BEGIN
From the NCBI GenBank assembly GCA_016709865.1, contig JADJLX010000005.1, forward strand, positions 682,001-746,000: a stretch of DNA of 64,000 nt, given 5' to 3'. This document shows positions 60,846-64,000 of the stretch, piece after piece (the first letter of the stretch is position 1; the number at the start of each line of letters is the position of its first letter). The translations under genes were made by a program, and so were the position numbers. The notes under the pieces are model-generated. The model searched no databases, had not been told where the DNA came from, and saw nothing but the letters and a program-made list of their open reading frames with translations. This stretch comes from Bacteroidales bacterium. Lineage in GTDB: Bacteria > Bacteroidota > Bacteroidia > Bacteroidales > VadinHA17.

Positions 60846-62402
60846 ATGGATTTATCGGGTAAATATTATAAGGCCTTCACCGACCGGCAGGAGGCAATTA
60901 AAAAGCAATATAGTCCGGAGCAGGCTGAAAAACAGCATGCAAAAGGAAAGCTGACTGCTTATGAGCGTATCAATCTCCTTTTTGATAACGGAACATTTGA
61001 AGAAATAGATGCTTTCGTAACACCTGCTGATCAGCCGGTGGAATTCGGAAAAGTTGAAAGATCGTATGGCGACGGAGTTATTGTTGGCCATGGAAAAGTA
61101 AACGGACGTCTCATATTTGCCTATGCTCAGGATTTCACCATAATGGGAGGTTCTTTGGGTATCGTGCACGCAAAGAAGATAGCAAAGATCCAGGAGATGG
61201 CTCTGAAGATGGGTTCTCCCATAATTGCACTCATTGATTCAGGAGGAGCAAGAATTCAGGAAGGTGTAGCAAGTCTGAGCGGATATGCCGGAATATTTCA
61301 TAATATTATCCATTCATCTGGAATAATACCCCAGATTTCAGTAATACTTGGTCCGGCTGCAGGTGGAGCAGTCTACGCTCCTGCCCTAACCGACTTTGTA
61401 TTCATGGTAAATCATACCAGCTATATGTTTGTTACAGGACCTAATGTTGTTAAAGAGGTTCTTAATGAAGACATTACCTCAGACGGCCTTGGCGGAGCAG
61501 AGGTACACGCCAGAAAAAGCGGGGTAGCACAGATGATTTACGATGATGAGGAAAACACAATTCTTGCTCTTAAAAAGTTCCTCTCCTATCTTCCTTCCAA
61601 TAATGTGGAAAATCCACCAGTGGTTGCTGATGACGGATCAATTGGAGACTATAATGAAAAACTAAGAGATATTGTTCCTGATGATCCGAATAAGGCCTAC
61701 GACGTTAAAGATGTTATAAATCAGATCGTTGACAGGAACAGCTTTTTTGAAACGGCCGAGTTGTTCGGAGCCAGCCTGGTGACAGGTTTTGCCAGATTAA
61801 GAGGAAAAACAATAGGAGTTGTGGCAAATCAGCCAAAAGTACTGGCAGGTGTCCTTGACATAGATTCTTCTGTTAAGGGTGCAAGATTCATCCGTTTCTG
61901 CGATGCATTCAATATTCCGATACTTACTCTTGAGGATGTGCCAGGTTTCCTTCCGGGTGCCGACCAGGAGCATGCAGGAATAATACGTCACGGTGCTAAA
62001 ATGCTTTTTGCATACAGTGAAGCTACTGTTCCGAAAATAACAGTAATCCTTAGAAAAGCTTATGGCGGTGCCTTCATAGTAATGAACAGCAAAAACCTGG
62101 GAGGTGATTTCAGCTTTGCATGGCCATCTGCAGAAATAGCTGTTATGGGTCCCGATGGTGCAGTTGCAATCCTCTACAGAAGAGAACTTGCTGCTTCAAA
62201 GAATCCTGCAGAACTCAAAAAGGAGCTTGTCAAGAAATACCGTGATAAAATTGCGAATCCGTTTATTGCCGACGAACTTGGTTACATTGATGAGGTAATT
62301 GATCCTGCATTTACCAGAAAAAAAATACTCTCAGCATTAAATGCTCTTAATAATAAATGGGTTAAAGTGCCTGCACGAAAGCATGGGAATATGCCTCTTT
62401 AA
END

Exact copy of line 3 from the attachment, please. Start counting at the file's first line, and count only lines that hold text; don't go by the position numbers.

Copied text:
60846 ATGGATTTATCGGGTAAATATTATAAGGCCTTCACCGACCGGCAGGAGGCAATTA